The deal will consolidate Disney’s dominant film business. But also, the robustness of traditional television, especially 21CF’s cable interests, along with IP assets, will allow Disney to better control the inevitable viewer transition from linear to online and on-demand.

Becoming the one media company with both a strong broadcast and online offering—the control of Hulu, a new Disney streaming service, ESPN+ and other add-on services—could grant Disney the ability to navigate the storm of change and dictate its own future.
 

Yet another annual hype cycle in 2018 can’t hide a tepid consumer appetite for all VR platforms and heavy weather for the industry as a whole

The launch of Oculus GO, a standalone device at an attractive price, is a milestone for VR; nevertheless, even Facebook remains worried about reach and the state of the industry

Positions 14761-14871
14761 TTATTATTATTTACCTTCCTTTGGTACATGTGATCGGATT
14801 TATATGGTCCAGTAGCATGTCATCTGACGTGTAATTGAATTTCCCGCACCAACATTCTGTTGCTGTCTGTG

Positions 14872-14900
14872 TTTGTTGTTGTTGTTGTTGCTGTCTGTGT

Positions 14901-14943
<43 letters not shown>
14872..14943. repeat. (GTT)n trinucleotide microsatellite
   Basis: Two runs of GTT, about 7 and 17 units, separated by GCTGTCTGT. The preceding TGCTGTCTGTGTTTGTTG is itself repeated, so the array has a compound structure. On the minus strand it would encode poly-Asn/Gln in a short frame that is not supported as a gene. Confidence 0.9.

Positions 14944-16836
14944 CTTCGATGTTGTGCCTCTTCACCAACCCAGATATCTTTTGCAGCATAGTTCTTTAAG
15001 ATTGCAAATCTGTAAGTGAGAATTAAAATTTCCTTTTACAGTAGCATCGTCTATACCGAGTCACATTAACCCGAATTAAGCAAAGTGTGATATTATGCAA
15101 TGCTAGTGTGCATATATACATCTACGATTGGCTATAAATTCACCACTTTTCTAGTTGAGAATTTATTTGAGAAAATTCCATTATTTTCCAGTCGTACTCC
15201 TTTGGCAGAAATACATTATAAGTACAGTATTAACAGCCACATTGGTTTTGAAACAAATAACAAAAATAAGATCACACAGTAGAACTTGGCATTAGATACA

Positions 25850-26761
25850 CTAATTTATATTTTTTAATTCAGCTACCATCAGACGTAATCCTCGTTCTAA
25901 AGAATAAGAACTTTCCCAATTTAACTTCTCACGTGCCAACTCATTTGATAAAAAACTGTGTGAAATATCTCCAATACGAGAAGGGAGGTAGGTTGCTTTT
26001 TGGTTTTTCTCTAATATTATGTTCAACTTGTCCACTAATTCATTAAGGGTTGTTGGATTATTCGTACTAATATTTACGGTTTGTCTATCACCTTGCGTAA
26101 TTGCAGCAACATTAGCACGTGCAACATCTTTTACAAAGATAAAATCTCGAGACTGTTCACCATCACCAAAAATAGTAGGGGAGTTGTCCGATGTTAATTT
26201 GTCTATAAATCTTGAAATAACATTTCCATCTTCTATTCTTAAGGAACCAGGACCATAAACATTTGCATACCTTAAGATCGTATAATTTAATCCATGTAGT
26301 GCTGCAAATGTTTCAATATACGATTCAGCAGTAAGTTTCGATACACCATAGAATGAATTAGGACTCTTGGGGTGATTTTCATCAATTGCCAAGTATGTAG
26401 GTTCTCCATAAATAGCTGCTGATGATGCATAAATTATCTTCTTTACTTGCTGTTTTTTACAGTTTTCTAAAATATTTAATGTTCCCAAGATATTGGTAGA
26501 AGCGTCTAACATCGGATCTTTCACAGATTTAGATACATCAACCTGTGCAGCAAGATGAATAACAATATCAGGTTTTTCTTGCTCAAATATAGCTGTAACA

Mobile AR is still a strategic focus for Google and Apple, producing diverse applications instead of just games, but new headsets from Microsoft and Magic Leap which promise advanced MR experiences have no launch dates

The TV, the main screen in the house, is rapidly becoming connected to the internet, opening a new front in the battle for people's attention

Tech players, pay-TV operators, and manufacturers are all aiming to control the user interface, ad delivery and data collection, leaving incumbent broadcaster interests less well represented

To protect their position, and the principles of public service broadcasting, broadcasters will have to work with each other at home and in Europe to leverage their content and social importance

The Competition and Markets Authority (CMA) will report on the public interest (PI) aspects of the Fox/Sky merger on 1 May to Secretary of State (SoS) Matt Hancock, who will announce his decision on 13 June to the Commons

Fox has offered to sell Sky News to Disney, which will prevent the Murdoch family from ever exercising control or influence and might appease opponents of the merger

The CMA is likely to advise the SoS to clear the merger, conditional on the Sky News sale to Disney, which the SoS could accept. Fox will then participate in the end-game for Sky, where Comcast is also a determined bidder